In addition, many people take sleeping pills long-term despite the fact that most of the medications were never tested or approved for long-term use. Two-thirds of patients use them for more than a year and a third use them for more than five years. Yet, the side effects of these drugs have been tested over a short period of use and in a very limited fashion. And since many of the medications are still quite new, long-term side effects may not become known for many years.

One alarming potential long-term side effect of sleeping pills involves elevated mortality risk, as summarized by Dr. Dan Kripke of the University of California—San Diego and the Scripps Clinic in La Jolla, California.⁹ For example, in a study involving over a million people, those who reported taking sleeping pills nightly had 25 percent more mortality than those who said that they took no sleeping pills.¹⁰ The risk of taking sleeping pills nightly was not much less than the risks of smoking one pack of cigarettes a day. As of 2008, fifteen epidemiologic studies have found that sleeping pill use predicted increased mortality risk, while no studies have shown that sleeping pills lower mortality risk. Three of these studies have specifically found that use of sleeping pills predicted increased risk of death from cancer. Most of these studies mainly looked at use of older barbiturate and benzodiazepine sleeping pills—for example, Dalmane, Halcion, and Restoril—but one showed a mortality risk linked with Ambien.

The effectiveness of sleeping pills has not changed much with the new generation of drugs either. There have been very few studies that have directly compared the efficacy of the new drugs with the old ones, and consequently there is little evidence that the newer sleeping pills are more effective. There is, however, plenty of research to suggest that they are only mildly effective—just like their predecessors. A meta-analysis of sleeping pill studies published in 2006 and funded by the National Institutes of Health found that when people were monitored in the lab, newer drugs like Ambien, Lunesta, and Sonata worked better than placebo pills, but the results were not overwhelmingly persuasive. Viewed as a group, the pills, compared to a placebo, reduced the average time to go to sleep by barely over ten minutes and increased total sleep time by approximately ten minutes.¹¹ Further, the drugs may not actually improve sleep. Rather, because of the amnesic effects of these drugs, people think they sleep better under the influence of most sleep medications because they don’t remember being awake. And keep in mind that because most studies only assess efficacy for a few weeks, they may overstate the drugs’ effectiveness over the long term and understate the side effects.

A closer look at the two leading sleeping pills, Ambien and Lunesta, offers more evidence that these newer drugs are only mildly effective. In my research at Harvard Medical School, I found that, compared to a placebo, Ambien only reduced time to fall asleep by about twenty minutes after four weeks of nightly use and by only five minutes when it was discontinued.¹² In other words, the sleeping pill did not produce enduring improvements in sleep.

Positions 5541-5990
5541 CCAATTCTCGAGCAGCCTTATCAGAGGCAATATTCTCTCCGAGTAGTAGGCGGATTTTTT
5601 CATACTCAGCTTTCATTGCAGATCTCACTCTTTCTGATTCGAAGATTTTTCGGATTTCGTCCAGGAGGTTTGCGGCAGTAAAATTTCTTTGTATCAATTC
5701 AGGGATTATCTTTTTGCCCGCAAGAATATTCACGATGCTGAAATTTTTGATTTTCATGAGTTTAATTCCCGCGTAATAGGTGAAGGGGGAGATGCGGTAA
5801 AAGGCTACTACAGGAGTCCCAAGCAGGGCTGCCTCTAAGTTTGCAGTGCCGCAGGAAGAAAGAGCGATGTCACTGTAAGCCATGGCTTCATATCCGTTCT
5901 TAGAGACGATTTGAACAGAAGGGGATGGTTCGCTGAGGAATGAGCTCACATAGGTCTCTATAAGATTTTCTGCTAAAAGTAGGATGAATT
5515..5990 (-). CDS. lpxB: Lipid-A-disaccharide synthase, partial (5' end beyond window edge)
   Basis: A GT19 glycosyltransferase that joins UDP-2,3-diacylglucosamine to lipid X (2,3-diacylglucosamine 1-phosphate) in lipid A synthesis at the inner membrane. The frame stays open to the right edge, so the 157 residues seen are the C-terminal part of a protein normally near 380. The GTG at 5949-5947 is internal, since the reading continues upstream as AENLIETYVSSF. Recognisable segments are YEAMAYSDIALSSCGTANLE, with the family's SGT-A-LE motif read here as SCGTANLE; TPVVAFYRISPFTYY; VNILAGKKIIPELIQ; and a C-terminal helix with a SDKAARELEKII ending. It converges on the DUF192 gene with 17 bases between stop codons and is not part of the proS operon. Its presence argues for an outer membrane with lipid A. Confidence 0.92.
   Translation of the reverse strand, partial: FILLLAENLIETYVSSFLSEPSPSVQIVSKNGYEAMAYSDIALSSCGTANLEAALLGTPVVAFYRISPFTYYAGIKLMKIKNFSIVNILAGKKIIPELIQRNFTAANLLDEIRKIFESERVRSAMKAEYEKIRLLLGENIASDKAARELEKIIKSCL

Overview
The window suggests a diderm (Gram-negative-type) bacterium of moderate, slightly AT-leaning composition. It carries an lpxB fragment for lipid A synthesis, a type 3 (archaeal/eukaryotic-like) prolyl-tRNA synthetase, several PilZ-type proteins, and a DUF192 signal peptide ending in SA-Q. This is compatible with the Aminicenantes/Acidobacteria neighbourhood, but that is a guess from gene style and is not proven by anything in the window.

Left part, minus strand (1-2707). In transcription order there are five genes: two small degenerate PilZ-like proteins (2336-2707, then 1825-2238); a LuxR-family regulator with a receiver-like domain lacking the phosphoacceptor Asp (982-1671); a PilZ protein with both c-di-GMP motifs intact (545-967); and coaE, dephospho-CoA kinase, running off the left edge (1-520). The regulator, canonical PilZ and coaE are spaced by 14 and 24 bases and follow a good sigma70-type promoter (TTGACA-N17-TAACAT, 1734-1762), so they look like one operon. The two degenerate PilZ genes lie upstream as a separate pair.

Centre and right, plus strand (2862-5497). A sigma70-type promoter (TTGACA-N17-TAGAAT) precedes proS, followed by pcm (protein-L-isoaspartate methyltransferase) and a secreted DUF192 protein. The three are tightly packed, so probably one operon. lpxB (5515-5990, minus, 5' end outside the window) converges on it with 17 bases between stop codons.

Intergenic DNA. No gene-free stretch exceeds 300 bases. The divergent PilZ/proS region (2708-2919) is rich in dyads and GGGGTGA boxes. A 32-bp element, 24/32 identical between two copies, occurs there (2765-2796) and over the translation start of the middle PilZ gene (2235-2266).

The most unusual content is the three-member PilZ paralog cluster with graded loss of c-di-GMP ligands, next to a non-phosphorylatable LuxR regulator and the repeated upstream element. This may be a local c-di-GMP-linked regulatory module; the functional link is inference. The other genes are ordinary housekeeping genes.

Ads for Lunesta claim that it helps most people fall asleep quickly, stay asleep all through the night, and get an average of seven to eight hours of sleep.¹³ In reality, these assertions are far from accurate. The primary study on Lunesta was conducted by consultants and employees of Sepracor, the company that markets the pill, and even it showed that Lunesta only provides about six hours of sleep per night.¹⁴ Far from cured of insomnia, Lunesta users lay awake for over three-quarters of an hour before falling asleep and woke for another three-quarters of an hour during the night. Like Ambien, Lunesta only reduced time to fall asleep by about twenty minutes compared to a placebo. These modest changes in sleep were statistically significant compared to a placebo but were not clinically significant. ¹⁵ Moreover, 40 percent of people who took Lunesta dropped out of the study even though they were paid to participate. Finally, there was no proof that Lunesta provided objective benefits using EEG recordings or other objective measures of sleep.

To make matters worse, many drugs currently prescribed for insomnia are done so off-label, meaning they have never even been tested or approved for the treatment of this disorder. A 2005 study showed that, of the top ten most frequently prescribed medications for insomnia, only Ambien, Restoril, and Sonata were approved for cases of insomnia. The other seven medications, which have been approved for the treatment of anxiety or depression but not for insomnia, include (in order of use) Trazodone, Elavil, Remeron, Seroquel, Klonopin, Atarax, and Xanax.¹⁶ The off-label use of these medications means that many patients are taking prescription medications that are not proven to be more effective than a placebo and that may have significant side effects with long-term use. (Off-label use of medications is very common and is a physician’s prerogative; up to one-fifth of all drugs are prescribed this way.)